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Bran Ditch

History of Bran Ditch

Scheduled monument:

The monument includes Bran Ditch, an Anglo-Saxon bank and ditch, c.5kms long, running from Black Peak in the north to Heydon in the south, as well as an associated Iron-Age enclosure at Black Peak, and a medieval lynchet north of Heydon village.

Bran Ditch is one of four parallel linear monuments, substantial ditches facing west with banks to the east, crossing the Cambridgeshire chalk plain from the springline and wetlands to the north to the junction of the chalk and boulder clay on the higher ground to the south. These monuments, generally referred to as the Cambridgeshire Dykes, increase considerably in scale from Bran Ditch to the west to Devil’s Dyke in the east, with Brent Ditch and Fleam Dyke in between: all are protected scheduled monuments, including the Bran Ditch.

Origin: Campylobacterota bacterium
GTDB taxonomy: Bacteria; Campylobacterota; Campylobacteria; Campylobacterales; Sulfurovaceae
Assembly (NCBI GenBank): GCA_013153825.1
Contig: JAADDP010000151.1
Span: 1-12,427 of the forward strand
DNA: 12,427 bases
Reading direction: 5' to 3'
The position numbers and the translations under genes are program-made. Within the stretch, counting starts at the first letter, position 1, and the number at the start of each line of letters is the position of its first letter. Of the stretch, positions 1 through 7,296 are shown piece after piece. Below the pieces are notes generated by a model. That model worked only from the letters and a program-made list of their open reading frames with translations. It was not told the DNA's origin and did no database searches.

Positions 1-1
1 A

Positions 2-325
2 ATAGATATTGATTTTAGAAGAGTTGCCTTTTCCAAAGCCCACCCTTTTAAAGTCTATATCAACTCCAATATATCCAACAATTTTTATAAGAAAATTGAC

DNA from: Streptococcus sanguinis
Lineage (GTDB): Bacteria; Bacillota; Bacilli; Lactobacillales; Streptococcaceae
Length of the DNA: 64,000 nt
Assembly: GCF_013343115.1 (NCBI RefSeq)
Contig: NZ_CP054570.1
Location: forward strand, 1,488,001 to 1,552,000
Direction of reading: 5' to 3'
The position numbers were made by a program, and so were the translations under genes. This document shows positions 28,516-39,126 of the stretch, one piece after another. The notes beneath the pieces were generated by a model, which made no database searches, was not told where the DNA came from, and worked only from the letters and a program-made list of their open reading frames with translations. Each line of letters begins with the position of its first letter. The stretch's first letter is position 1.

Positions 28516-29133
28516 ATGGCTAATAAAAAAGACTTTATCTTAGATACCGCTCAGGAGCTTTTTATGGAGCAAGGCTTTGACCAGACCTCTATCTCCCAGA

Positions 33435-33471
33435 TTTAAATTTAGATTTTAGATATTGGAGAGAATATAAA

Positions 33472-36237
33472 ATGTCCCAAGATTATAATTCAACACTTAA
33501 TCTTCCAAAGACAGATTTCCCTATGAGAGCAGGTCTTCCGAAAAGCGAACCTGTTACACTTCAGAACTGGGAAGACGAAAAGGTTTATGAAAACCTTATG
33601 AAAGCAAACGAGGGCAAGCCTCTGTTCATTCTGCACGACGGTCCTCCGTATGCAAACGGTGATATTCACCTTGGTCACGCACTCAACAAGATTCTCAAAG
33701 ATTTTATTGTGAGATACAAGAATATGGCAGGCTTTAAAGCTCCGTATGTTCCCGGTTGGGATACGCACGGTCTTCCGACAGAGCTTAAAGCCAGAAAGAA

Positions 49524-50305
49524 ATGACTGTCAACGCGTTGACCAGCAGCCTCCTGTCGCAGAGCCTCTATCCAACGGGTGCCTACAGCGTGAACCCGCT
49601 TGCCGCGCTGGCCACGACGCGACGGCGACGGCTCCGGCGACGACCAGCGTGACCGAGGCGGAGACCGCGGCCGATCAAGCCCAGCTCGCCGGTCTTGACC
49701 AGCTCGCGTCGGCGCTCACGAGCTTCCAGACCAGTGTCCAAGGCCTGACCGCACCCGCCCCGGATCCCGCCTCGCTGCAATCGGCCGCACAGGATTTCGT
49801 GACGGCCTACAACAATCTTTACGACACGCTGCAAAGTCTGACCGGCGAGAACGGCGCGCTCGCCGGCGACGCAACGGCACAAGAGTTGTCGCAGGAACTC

Bran and Brent ditches relative to Icknield Way (C Fox 1923)

In 1923  W M Palmer wrote:

I think it must have been levelled by the order of the King James I. As most of you know, he did hunting from Royston, but was an indifferent horseman and so was frequently issuing orders for the farmers to level their banks and to full in their ditches to prevent his being thrown from his horse, and he particularly mentions Fowlmere. If we follow the ditch up to Heydon Grange, we shall find a very evident bank, where it forms a roadway into that farm.


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